Well first of all credit scores are based on all the information compiled in the credit report. If you pay off your credit card debt than your debt ratio will decrease, thus having a positive effect on your score. Depending on your credit card debt ratio will determine how much your score will increase. There are many ways to increase your credit score. But first lets look at the things that make up a credit score.
According to myfico.com your credit score is made up of 5 basic parts (all of those with sub-parts)
35% of your score depends on "payment history"
30% of your score is the "amounts owed"
15% of the FICO score is "length of credit history"
10% is "new credit"
10% is "types of credit used"
Of the entire score approximately 35% of your score is based on credit cards. Its funny that the thing that causes many peoples credit scores to drop is the exact same thing that can make them increase.
Let's run a scenario:
John Doe has a mortgage(opened 5 years ago), an auto loan (3 years old), and 3 credit cards (all over 3 years old).
He has never been late on anything before. If he were to have all 3 of those credit cards maxed out (lets just say for scenario purposes that they are all $10k limits) for a total of $30k in debt it would be possible for him to have a 650-660 credit score.
Now if John Doe was to pay off all the credit card debt, it could be highly possible for him to see a 100 point increase in his credit score and maybe even more (that could save thousands of dollars of interest on loans). This is just an example but helps explain how important it is to have credit cards opened and to keep the balances down.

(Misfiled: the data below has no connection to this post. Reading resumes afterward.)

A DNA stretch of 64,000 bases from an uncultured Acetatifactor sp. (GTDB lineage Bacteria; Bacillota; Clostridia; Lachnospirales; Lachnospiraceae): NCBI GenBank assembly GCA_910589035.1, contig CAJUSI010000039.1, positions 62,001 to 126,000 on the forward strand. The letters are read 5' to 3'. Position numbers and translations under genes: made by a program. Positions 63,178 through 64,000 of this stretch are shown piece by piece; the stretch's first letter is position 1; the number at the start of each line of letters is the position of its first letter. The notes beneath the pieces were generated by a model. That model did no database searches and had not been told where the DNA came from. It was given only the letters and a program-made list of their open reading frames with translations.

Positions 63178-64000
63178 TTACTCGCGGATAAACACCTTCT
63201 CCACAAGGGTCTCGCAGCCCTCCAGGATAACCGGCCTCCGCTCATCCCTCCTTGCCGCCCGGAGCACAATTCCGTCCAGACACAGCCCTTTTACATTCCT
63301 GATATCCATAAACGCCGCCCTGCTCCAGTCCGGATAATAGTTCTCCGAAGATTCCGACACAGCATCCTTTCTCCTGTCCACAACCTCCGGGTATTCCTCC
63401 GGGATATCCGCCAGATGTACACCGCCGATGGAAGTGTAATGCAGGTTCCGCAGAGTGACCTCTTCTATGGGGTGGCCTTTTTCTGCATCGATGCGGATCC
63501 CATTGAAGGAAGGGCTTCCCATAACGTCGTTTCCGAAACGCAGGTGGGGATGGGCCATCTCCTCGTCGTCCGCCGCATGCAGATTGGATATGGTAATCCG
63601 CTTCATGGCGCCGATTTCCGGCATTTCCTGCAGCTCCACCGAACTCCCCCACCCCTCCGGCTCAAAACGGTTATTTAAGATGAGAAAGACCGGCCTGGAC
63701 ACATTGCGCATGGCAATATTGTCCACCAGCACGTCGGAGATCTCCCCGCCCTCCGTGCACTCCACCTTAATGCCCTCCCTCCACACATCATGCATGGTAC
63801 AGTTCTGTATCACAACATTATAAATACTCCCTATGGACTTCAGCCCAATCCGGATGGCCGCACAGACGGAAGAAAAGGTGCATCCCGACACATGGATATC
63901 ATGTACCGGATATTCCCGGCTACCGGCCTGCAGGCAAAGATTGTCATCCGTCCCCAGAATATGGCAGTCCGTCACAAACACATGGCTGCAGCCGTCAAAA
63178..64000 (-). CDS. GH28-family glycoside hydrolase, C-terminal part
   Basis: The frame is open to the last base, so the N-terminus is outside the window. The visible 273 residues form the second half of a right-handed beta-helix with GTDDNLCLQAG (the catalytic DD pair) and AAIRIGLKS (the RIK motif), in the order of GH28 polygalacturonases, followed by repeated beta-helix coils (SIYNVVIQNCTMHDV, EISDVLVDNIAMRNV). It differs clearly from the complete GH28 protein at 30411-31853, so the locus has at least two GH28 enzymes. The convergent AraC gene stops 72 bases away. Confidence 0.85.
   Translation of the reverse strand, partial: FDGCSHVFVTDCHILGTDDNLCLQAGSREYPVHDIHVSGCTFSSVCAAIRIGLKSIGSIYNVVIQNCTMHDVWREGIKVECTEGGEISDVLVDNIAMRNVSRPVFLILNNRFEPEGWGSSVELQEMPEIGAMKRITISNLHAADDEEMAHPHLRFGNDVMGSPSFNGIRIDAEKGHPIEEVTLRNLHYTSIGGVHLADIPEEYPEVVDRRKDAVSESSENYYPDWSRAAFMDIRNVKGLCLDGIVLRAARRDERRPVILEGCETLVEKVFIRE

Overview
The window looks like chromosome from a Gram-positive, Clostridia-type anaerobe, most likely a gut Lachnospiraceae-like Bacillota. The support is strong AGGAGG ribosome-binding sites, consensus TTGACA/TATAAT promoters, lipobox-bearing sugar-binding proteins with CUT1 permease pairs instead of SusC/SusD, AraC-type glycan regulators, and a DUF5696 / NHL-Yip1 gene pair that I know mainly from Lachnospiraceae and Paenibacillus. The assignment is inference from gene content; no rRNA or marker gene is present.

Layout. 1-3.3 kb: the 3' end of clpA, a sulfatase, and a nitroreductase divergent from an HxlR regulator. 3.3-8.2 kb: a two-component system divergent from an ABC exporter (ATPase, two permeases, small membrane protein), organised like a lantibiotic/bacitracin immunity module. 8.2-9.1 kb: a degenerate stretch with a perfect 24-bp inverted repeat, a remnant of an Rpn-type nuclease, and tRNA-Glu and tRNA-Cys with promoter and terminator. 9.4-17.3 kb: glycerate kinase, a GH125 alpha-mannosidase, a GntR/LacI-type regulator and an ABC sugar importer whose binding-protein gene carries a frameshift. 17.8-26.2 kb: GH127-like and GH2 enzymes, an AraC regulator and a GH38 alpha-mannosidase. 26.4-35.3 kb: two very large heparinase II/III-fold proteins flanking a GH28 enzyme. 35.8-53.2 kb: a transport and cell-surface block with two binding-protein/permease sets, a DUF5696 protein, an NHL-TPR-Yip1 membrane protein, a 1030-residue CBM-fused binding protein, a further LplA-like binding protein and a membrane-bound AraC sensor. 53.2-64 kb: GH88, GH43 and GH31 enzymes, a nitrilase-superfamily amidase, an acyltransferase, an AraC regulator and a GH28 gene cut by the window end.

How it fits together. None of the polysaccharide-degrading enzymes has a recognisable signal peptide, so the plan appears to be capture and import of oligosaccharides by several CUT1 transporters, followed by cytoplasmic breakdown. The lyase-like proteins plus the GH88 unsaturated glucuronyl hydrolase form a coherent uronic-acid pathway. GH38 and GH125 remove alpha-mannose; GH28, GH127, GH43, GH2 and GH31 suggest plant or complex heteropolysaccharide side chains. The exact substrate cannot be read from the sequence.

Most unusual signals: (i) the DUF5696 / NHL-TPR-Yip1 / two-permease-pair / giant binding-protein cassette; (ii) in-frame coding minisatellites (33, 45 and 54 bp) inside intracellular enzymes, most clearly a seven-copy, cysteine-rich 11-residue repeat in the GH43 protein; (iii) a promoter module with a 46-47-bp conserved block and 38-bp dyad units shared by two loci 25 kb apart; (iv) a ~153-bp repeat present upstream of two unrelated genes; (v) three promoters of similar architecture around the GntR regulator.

So what can someone do that has no credit cards and poor credit? It is possible to do, what we call in the business, credit piggybacking. Basically you are borrowing someones perfect credit history and copying it over to your credit report.
This has been around for years and has been gaining popularity over the years. In fact, it gained so much popularity that Fair Isaac Corp had decided they would make a new credit scoring model that would remove the possibility of credit piggybacking. Oops, not so fast. That was proven illegal according to the equal credit opportunity act.
There are companies out there that are still doing credit piggybacking. Many have vanished because of the scare that this operation (credit piggybacking) would seize to exist under the new scoring model.
One of these companies which I personally used to see of its effectiveness was www.BoostMyScore.net which was my choice after doing much research with many companies. The thing that attracted me to them was the fact they are with the Better Business Bureau with no negative items against them. I noticed that this isn't the case with most companies in this business (that is assuming they are EVEN with the BBB-most weren't). Since I don't work there I probably am not allowed to discuss how they do business, so I would recommend you go to their website and do your own research.